Mona Abaza

Sociology, Kairo
Fellowship: 15.01.–31.08.2014


Obtained her PhD in 1990 in Sociology from the University of Bielefeld, Germany. Professor of Sociology at the American University in Cairo. From 2009-2011 Mona Abaza was a visiting professor of Islamology, Department of Theology, Lund University. Visiting scholar in Singapore at the Institute for South East Asian Studies (ISEAS) 1990-1992, Kuala Lumpur 1995-96, Paris (EHESS) 1994, Berlin (Fellow at the Wissenschaftskolleg) 1996-97, Leiden (IIAS) 2002-2003, Wassenaar (NIAS) 2006-2007 and Bellagio (Rockefeller Foundation) 2005.


Fields of Research

  • Cairo’s urban reshaping after January's 2011 revolution
  • Public space and public art
  • The chronology of graffiti of the Mohammed Mahmud street
  • Art market and commodification of art


Publications (Selection)


  • The Cotton Plantation remembered: An Egyptian Family Story, Cairo: The American University in Cairo Press, 2013 (300 pages).
  • Twentieth Century Egyptian Art: The Private Collection of Sherwet Shafei, Cairo: The American University Press, 2011.
  • The Changing Consumer Culture of Modern Egypt, Cairo’s Urban Reshaping, Leiden: Brill, 2006.
  • Debates on Islam and Knowledge in Malaysia and Egypt: Shifting Worlds, London: Routledge Curzon Press, 2002.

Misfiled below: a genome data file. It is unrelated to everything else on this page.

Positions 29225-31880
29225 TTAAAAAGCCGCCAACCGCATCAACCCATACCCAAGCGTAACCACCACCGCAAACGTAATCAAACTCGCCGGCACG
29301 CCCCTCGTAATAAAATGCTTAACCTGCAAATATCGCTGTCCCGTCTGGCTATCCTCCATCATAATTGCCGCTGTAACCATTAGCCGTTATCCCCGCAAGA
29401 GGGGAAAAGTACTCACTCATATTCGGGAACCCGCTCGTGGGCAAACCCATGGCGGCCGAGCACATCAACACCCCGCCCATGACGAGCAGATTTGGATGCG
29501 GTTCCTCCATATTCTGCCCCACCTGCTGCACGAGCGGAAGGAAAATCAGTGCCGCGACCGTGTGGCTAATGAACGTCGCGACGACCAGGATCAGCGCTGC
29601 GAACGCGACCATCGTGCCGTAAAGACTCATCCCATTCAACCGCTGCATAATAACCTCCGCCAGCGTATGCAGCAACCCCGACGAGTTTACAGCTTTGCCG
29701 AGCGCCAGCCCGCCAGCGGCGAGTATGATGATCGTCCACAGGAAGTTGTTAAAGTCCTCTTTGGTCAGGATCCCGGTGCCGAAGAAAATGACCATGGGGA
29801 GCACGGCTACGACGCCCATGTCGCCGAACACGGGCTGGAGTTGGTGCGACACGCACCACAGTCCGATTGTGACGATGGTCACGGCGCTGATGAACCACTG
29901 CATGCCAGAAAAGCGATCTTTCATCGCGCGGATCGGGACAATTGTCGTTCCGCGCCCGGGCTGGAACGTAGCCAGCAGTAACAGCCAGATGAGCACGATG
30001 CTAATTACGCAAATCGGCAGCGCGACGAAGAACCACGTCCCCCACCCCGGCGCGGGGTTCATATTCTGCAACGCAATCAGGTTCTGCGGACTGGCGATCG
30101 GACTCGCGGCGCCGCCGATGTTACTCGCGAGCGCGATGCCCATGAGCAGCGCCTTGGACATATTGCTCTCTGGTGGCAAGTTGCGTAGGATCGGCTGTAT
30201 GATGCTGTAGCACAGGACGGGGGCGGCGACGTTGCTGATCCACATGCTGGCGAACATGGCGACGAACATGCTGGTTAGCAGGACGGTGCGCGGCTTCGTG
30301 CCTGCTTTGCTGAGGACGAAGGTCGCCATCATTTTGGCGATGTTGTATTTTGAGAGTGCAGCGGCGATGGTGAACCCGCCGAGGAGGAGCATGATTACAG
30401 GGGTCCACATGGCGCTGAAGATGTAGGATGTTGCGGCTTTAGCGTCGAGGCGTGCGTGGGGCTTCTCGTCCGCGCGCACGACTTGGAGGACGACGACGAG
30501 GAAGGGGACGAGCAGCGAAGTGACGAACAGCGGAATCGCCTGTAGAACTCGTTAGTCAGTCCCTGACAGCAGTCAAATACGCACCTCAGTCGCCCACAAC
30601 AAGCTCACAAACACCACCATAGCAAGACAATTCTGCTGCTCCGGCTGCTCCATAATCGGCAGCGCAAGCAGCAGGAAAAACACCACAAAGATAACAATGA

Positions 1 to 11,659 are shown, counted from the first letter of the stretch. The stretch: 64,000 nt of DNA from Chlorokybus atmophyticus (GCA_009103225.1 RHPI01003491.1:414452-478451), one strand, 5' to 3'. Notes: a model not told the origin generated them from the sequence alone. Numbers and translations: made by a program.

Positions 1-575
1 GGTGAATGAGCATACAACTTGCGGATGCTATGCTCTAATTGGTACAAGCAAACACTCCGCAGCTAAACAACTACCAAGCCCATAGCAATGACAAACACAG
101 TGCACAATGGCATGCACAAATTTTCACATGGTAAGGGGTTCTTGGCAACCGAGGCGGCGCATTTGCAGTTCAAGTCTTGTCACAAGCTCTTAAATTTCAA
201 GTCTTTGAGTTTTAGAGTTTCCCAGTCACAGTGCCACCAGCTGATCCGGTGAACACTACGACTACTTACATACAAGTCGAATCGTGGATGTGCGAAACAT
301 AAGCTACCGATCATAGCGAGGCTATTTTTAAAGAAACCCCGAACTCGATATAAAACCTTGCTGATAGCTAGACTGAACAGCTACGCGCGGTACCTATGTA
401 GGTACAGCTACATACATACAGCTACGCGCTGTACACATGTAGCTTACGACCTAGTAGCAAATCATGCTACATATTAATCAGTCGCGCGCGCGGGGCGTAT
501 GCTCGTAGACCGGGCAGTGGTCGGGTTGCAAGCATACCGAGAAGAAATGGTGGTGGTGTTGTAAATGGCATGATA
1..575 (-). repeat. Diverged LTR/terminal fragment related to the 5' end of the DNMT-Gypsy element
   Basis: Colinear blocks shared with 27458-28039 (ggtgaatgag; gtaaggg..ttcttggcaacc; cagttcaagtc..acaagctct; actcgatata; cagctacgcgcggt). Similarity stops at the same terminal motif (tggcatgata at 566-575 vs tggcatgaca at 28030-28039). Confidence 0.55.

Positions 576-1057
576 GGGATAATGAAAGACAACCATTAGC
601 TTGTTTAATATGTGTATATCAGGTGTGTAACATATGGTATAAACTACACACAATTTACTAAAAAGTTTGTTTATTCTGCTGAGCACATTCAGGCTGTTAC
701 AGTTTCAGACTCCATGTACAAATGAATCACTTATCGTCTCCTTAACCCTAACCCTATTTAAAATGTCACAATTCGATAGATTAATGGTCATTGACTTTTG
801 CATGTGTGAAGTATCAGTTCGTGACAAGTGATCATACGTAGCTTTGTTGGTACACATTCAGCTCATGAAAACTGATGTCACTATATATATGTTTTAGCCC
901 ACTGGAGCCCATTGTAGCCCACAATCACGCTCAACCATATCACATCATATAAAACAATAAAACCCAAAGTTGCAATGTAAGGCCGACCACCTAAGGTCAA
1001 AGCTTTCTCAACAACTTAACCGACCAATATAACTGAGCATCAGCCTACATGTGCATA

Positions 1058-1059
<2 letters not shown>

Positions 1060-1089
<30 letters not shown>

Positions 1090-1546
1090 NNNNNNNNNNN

• Islamic Education, Perceptions and Exchanges: Indonesian Students in Cairo, Paris: Cahier d'Archipel, EHESS, 1994.
  • The Changing Image of Women in Rural Egypt, Cairo Papers in Social Science, Cairo: The American University in Cairo Press, 1987.



  • »Cairo Dairy: Space-Wars, Public Visibility and The Transformation of Public Space in Post-Revolutionary Egypt In Public Space.« In: Public Space, Media Space, edited by Chris Berry, Janet Harbord, Rachel Moore, Basingstoke: Palgrave MacMillan, 2013, pp. 88-109.
  • »Cyberspace and the Changing Face of Protest and Public Culture in Egypt.« In: Democratic Transition in the Middle East, Unmaking Power, edited by Larbi Sadiki, Heiko Wimmen, Layla Al Zubaidi, London: Routledge, 2013, pp. 87-107.
  • »Segregating Downtown Cairo and the Mohammed Mahmud Street Graffiti.« In: Theory, Culture & Society 30:1, 2012, pp. 122-139.